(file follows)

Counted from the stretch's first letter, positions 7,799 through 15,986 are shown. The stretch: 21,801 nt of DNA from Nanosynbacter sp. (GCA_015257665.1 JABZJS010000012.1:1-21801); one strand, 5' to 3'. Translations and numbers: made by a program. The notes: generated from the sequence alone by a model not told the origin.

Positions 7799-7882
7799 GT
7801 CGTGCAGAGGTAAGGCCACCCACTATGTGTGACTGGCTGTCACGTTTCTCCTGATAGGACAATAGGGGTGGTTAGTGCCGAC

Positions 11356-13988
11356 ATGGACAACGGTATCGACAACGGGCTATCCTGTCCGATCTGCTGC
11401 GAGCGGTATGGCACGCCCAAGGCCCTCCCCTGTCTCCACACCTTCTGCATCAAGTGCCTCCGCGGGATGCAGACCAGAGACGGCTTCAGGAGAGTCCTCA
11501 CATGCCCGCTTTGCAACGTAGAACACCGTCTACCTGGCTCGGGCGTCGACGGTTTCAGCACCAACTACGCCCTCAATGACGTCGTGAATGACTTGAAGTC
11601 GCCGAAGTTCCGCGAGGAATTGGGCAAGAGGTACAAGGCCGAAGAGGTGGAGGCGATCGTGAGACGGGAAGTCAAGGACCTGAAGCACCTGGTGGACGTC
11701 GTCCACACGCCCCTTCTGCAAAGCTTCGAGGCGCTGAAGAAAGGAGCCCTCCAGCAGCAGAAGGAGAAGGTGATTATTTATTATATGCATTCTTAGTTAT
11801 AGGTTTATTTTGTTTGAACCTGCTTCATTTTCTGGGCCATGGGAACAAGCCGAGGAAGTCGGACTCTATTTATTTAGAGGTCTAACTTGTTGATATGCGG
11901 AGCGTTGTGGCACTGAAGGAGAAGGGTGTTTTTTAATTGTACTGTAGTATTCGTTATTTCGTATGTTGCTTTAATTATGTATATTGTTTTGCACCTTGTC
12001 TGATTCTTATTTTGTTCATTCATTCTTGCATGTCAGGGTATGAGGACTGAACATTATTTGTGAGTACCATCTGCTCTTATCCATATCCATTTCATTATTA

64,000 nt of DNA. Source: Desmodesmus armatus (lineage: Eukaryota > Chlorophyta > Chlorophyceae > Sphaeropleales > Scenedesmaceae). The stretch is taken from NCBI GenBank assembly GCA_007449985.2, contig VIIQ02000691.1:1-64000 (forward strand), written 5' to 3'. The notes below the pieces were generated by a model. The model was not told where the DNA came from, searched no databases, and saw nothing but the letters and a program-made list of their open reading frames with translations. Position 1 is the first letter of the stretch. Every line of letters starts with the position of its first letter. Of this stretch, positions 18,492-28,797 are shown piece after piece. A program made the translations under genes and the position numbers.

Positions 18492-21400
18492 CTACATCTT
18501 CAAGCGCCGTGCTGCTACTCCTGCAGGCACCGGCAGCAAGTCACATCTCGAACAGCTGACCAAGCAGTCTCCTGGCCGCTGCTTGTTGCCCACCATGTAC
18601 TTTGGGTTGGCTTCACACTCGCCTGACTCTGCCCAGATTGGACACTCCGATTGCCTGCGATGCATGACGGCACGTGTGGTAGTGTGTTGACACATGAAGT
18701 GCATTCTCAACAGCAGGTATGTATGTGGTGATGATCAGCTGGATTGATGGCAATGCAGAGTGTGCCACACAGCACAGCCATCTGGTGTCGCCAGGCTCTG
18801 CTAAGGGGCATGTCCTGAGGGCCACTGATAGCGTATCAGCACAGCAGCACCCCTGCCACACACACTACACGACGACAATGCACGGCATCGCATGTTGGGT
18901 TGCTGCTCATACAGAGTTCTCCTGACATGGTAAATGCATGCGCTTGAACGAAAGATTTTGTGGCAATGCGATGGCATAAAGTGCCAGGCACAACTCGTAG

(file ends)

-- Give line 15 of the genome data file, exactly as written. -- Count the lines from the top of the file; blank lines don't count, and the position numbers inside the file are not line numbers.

Positions 18492-21400